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"Stick a bunch of photographers together and half the time they will start arguing about what is real, what is true, what is art, what is documentary, what is ethical, what is allowed (not much), what isn’t allowed (almost everything), what is elitist, what isn’t. These are all vitally important issues, but there is only so much time of the day that one should spend on them."


(via photographsonthebrain)
Went to this photobook meetup on friday, organized by Bryan Formhals, Joerg Colberg, and Noah Kalina. I brought the Gabriel Orozco book. Here’s a photo of my presenting it, an odd mid-sentence expression on my face.
Can’t wait ‘till the next photobook event!

Here’s a partial list of the books that were presented (next time we’ll make sure to get a full list.)
Rockaway, NY – Roe EthridgeEdges – Dolores MaratA – Greg HalpernPortraits of Native America Life – Edward CurtisSightwalk – Gueorgui PinkhassovA Road Divided – Todd HidoOne Thousand – Phillip Lorca diCorciaRedheaded Peckerwood – Christian PattersonLiberia Retold – Tim HetheringtonThe Printed Picture – Richard BensonIt’s all good – BoogiePhotographs – Gabriel OrozcoMoll 31 – Wiebke LoeperWhite Sea Black Sea – Jens Olof LastheinEarth From Above – Yann Arthus-Bertrand

(via A Photobook Friday in Brooklyn | LPV Magazine)

"The most interesting bloggers and editors write about the projects and work they’re featuring. They tell us why it’s important, why they appreciate it or an idea it evokes. As a photographer telling the stories behind the photos, adding context, narrative and generally presenting your audience with something new and original about the work will be more engaging, and more creatively rewarding for yourself I believe. That’s what I’d like to see more of from photographers and publishers and I don’t think I’m alone. We should strive to not only showcase the work, but to provide new insights and stories about it."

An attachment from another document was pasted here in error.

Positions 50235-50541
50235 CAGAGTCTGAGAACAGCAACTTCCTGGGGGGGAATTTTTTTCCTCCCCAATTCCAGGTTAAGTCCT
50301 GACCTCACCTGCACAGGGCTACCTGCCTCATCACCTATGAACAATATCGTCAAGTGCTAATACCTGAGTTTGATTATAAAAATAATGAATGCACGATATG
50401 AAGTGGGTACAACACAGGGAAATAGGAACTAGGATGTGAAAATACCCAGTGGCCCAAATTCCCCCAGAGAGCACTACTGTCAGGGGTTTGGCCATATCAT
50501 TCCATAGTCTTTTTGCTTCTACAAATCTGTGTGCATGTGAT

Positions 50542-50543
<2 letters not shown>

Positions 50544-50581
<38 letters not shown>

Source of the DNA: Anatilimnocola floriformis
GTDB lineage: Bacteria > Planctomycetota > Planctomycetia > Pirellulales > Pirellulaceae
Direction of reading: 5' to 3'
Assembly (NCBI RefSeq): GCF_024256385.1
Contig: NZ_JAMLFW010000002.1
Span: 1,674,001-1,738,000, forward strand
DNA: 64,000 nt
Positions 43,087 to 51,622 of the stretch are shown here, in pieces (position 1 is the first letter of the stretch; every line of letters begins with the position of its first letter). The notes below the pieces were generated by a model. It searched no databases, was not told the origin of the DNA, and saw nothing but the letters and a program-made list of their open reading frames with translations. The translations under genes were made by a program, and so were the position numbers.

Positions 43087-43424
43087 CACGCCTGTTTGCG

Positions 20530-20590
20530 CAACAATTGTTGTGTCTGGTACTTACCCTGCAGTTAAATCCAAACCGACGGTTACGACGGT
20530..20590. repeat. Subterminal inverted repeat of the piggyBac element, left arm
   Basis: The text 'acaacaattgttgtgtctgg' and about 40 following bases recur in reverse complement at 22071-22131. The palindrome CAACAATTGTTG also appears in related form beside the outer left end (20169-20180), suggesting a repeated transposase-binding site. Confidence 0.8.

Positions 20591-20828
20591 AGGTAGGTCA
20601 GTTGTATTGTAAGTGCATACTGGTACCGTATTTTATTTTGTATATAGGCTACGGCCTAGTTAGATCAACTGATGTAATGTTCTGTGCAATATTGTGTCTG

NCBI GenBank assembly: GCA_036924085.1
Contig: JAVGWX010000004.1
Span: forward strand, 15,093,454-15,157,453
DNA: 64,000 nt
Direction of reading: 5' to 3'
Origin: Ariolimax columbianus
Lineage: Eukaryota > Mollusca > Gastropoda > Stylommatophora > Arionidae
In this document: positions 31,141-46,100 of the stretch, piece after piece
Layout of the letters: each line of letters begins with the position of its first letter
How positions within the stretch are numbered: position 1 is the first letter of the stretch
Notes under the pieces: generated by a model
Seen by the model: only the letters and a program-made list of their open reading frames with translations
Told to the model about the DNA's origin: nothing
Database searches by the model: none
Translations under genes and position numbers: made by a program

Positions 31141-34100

"It seems like half the people on the Internet have come down with the web equivalent of Asperger’s Syndrome: they think that they may blindly speak the truth as they see it with no regard to other people’s feelings and that people should not take offense simply because they are speaking their mind. Well, sorry, Charlie, that’s not how people work. At least, not the emotionally whole ones. Artists can’t expect everyone to like their work. But their audience also has no reason to expect the artist to accept obnoxious and gratuitously rude behavior."